Tuesday, March 8, 2016

A Dream Within a Dream

A Dream Within a Dream

Take this kiss upon the brow!
And, in parting from you now,
Thus much let me avow —
You are not wrong, who deem
That my days have been a dream;
Yet if hope has flown away
In a night, or in a day,
In a vision, or in none,
Is it therefore the less gone
All that we see or seem
Is but a dream within a dream.

I stand amid the roar
Of a surf-tormented shore,
And I hold within my hand
Grains of the golden sand —
How few! yet how they creep
Through my fingers to the deep,
While I weep — while I weep!
O God! Can I not grasp
Them with a tighter clasp?
O God! can I not save
One from the pitiless wave?
Is all that we see or seem
But a dream within a dream?

"A Dream Within a Dream" is a poem written by Edgar Allan Poe, first published in 1849. The poem is 24 lines, divided into two stanzas. The poem questions the way one can distinguish between reality and fantasy, asking, "Is all that we see or seem but a dream within a dream?"

The poem dramatizes a confusion in watching the important things in life slip away. Realizing he cannot hold on to even one grain of sand leads to his final question that all things are a dream. The poem references "golden sand," an image derived from the 1848 finding of gold in California.

In 1827, Poe enlisted in the U.S. Army under the name "Edgar A. Perry." He did well as a soldier, rising to the rank of sergeant major. He also continued to write. A book of his poetry was published anonymously (the author being listed only as "A Bostonian"). In April 1829, he entered the U.S. Military Academy at West Point. A few months later, he published his second book of poetry, Al Aaraaf, Tamerlane and Minor Poems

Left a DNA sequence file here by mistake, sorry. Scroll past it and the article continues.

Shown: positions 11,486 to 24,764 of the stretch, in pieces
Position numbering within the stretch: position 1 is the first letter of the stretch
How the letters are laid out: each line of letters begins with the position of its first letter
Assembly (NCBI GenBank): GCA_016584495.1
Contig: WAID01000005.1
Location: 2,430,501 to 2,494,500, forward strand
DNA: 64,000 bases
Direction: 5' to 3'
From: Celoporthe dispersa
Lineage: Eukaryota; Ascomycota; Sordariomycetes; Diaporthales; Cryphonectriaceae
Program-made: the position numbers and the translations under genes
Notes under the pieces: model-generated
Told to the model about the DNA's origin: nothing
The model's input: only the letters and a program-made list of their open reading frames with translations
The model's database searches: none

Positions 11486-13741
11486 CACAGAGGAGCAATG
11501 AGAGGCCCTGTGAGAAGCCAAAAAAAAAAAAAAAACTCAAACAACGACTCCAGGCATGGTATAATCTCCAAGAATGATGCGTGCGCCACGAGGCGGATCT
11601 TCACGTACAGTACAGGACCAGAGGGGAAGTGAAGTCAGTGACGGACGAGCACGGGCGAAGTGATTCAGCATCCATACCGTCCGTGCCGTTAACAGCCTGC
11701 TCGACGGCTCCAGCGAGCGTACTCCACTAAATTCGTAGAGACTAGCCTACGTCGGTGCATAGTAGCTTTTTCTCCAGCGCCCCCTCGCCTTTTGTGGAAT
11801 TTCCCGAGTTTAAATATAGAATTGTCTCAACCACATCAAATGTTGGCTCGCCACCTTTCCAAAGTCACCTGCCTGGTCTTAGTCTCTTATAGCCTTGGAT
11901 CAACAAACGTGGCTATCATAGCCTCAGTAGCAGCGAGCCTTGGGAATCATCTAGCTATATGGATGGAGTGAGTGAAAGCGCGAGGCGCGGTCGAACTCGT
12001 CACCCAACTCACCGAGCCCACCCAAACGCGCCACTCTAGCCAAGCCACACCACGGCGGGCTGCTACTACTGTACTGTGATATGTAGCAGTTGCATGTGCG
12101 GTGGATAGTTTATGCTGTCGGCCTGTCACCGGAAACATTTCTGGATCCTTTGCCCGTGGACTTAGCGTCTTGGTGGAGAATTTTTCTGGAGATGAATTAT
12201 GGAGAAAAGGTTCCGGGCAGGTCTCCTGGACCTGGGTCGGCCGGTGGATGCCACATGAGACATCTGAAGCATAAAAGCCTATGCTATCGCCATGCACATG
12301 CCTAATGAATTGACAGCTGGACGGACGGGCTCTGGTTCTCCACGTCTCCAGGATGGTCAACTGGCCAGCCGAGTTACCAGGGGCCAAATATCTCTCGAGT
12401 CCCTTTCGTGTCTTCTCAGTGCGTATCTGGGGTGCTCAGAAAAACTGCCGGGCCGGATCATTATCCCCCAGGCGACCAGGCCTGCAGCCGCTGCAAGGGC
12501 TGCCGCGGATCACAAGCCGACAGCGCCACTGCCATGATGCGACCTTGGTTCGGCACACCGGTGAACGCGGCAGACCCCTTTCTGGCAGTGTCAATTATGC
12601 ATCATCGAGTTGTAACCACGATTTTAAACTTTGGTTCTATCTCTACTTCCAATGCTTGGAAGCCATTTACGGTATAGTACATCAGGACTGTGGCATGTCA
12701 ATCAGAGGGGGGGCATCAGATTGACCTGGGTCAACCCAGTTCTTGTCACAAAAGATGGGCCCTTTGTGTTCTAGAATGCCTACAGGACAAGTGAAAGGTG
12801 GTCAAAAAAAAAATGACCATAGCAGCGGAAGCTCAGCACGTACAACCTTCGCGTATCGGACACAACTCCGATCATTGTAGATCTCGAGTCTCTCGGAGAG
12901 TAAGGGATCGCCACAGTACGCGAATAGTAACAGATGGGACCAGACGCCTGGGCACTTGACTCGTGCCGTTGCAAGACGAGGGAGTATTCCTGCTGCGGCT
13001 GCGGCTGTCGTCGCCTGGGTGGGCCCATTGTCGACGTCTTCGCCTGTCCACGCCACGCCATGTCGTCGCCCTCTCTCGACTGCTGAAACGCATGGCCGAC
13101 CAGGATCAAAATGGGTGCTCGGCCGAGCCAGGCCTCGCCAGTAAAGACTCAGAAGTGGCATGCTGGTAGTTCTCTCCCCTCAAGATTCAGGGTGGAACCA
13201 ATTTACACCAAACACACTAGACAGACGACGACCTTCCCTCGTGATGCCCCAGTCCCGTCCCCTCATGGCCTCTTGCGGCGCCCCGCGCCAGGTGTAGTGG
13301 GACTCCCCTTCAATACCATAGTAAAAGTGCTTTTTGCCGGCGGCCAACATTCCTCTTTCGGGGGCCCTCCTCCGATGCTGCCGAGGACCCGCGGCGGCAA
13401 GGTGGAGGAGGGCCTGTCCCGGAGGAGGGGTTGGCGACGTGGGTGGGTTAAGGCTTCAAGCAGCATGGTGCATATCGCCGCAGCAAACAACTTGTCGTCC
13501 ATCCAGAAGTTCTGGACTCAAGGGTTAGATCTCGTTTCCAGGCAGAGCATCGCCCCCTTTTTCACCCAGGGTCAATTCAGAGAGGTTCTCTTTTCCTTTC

Poe soon realized that West Point wasn't for him. He decided to get himself kicked out of school, which he successfully accomplished by refusing to attend chapel or classes. Poe tried hard to get kicked out of West Point, and in 1831, he succeeded. Rumor is that the final straw came when he reported for drill wearing belts for his cartridges, a smile and nothing else. While officially, he was court martialed on “Charge 1 . . . Gross neglect of Duty” and “Charge 2 . . . Disobedience of Orders.” He was court-martialed and dismissed. "The army does not suit a poor man — so I left W. Point abruptly," he later wrote, "and threw myself upon literature as a resource. I became first known to the literary world thus." Poe published several anonymous short stories plus another book of poems. Almost immediately after he left West Point, his brother Henry died of tuberculosis.

Poe began (and finished) his career as a starving writer. Though John Allan had remarried a wealthy woman, he refused to support his foster son, who was constantly asking for money. "It has now been more than two years since you have assisted me, and more than three since you have spoken to me," Poe wrote in his final letter to his foster father in 1833. "If you will only consider in what a situation I am placed you will surely pity me — without friends, without any means, consequently of obtaining employment, I am perishing — absolutely perishing for want of aid. . . . For God's sake pity me, and save me from destruction.” John Allan did not respond. And when he died on 27 March 1834, Allan omitted his adopted son from his will entirely.

I used Edgar Allan Poe today, because yesterday and today, I spent touring West Point as my job and to my knowledge, Poe was the most famous poet to attend West Point.


Susan said...

A quite sad but interesting comment on Poe's life. Hope you thoroughly enjoy the tour of West Point. It is a beautiful place to visit and explore. Take care. <3

Michael Dodd said...

I was a big Poe fan in my teens and college years and thought I had read all of his writings. I don't recall this poem, however, which may only mean that it has been a lot of decades since my teens and college years. Thanks for posting it.